Brazil’s Minerva, which this week takes over Australian non-packer exporter IMTP Pty Ltd (see this morning’s separate story), is South America’s third largest beef processor, after JBS and Marfrig. Like JBS it is listed on the Brazilian Stock Exchange.
According to its annual report, the company slaughtered 2.276 million head of cattle in 2015, up 7pc on the previous year. Beef sales volume was 578,000 tonnes.
An aspect that distinguishes Minerva from other large South American processors like JBS, Marfrig and BRF is its relatively heavy reliance on export. In 2015, exports accounted for 70pc of the company’s consolidated revenue, up from 65pc the year before. At times the figure reaches 80pc of monthly exports. It exports to more than 100 countries in five continents.
Buoyed by a strengthening US dollar against the Real, boosting the profitability of recent exports, Minerva’s key figures from its 2015 financial results included:
- Consolidated net revenue totalled R$9.525 billion in 2015, 36pc higher than in 2014
- Pre-tax earnings reached R$1.02 billion, up 34.2pc
- Fresh beef export sales grew by 58pc over 2014, while domestic sales increased by 17pc.
With average annual growth of 39pc since 2001, Minerva’s net income reached the milestone of R$ 4.4 billion in 2012.
The company started from small beginnings, much like JBS. Founders, the Vilela de Queiroz family, had a livestock transport and cattle production business before branching into processing in 1992.
Today the company operates seventeen modern slaughtering and boning plants – 11 in Brazil, three in Paraguay, two in Uruguay and one in Colombia. Slaughtering capacity is 17,330 cattle per day, and boning capacity is 20,300 per day. The company also operates divisions for value-adding, leather, biodiesel, live cattle export (it is Brazil’s largest live exporter) and meat products. It also processes smaller quantities of pork and poultry, but is nowhere near as diversified as JBS.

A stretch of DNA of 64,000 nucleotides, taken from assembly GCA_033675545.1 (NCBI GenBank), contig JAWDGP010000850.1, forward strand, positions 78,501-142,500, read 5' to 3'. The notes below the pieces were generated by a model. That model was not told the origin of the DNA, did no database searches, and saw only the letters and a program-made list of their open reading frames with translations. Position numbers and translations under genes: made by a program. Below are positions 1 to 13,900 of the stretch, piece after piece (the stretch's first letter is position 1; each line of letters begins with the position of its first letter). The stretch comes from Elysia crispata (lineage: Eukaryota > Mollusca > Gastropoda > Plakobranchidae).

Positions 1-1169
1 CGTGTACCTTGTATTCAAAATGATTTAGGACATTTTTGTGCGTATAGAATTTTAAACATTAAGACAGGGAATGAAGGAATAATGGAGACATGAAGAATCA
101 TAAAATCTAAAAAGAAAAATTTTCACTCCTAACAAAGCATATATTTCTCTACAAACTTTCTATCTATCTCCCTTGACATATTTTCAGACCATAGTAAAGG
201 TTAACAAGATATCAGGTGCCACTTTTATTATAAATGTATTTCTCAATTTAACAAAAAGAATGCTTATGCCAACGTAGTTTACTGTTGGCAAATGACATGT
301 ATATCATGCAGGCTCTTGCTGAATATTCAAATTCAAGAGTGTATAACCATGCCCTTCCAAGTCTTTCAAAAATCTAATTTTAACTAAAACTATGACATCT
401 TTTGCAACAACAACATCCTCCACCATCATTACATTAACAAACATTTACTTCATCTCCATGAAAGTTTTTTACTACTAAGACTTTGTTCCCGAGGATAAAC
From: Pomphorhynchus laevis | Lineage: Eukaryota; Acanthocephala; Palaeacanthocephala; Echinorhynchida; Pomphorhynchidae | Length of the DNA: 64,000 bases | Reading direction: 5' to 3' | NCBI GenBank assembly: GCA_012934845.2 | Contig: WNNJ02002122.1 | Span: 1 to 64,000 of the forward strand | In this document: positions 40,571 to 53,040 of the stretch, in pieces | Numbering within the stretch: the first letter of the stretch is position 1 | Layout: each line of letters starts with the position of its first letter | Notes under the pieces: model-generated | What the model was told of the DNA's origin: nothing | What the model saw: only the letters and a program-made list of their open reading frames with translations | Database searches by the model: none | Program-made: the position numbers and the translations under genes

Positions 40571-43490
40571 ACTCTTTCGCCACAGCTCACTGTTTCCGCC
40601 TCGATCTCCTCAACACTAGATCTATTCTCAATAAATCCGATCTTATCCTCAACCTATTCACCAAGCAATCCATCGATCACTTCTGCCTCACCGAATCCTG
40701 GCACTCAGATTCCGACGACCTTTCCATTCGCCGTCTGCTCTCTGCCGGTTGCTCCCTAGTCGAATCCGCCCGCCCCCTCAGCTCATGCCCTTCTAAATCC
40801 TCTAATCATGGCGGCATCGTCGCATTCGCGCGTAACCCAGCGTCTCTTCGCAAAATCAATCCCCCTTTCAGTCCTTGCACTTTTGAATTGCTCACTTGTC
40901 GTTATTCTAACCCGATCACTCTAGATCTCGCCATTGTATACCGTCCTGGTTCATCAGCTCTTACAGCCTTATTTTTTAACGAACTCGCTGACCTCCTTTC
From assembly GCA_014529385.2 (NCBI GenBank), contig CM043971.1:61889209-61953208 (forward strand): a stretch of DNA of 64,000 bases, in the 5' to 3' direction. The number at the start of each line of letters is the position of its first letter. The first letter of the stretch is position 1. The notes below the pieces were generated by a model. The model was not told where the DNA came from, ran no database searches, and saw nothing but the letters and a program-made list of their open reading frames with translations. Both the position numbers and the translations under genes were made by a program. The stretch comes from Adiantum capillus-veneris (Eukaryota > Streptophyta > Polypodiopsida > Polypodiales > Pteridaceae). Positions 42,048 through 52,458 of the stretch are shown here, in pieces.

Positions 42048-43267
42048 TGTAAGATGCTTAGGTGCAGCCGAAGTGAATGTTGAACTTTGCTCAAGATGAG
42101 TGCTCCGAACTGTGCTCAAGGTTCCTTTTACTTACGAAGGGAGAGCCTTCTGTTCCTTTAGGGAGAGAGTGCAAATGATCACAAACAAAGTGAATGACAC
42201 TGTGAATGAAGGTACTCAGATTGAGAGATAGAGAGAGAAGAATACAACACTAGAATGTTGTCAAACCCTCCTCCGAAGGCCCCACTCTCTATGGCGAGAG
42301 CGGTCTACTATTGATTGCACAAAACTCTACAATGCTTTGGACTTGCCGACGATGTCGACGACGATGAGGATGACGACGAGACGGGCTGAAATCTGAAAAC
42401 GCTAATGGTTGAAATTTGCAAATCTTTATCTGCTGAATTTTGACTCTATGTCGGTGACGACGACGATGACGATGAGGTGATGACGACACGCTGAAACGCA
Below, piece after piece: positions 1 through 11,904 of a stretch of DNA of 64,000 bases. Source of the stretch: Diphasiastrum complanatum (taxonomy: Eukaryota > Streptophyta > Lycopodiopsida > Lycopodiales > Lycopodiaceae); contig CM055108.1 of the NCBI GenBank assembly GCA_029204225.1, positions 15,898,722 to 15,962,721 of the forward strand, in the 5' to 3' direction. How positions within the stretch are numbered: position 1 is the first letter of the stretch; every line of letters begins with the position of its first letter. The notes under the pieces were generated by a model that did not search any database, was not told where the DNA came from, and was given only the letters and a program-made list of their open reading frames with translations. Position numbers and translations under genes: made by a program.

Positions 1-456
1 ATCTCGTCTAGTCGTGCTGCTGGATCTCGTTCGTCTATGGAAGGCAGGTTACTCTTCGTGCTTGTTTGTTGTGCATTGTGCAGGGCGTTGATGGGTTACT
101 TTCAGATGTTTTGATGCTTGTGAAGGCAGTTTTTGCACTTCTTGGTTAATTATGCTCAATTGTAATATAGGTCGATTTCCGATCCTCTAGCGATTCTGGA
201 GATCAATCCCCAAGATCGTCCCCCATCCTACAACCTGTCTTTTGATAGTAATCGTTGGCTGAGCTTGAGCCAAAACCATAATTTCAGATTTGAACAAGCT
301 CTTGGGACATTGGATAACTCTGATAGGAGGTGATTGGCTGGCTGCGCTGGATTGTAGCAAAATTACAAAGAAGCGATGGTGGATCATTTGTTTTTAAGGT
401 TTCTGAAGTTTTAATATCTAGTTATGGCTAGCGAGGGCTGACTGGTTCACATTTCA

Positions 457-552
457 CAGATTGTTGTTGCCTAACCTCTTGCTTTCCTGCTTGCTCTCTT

Like JBS, Minerva has made a series of strategic acquisitions, invested heavily in modernising its facilities, and broadened its portfolio businesses into cold storage, distribution, logistics, leather production, biodiesel, casings, and live cattle exports. The company is Brazil’s largest export of live cattle, mostly to other South American countries.
The company has international trading offices in Algeria, China (established last year), Chile, Colombia, the US (beef from some of its South American operations is eligible for US markets), Italy, Iran, Lebanon and Russia.
Strategic long-term investor, Saudi Arabia’s Salic, in December last year agreed to take a 20pc stake in the company, supporting higher exports into the Middle East region.
“Minerva is a well-performing beef company generating ROICs near 20pc, but we worry that the company’s narrow focus on commodity beef processing (as opposed to other proteins) and low to no brand focus will impair its ability to grow and compete in the meat industry long-term,” analysts HSBC said in a review of Brazil’s ‘big four’ processors in February this year.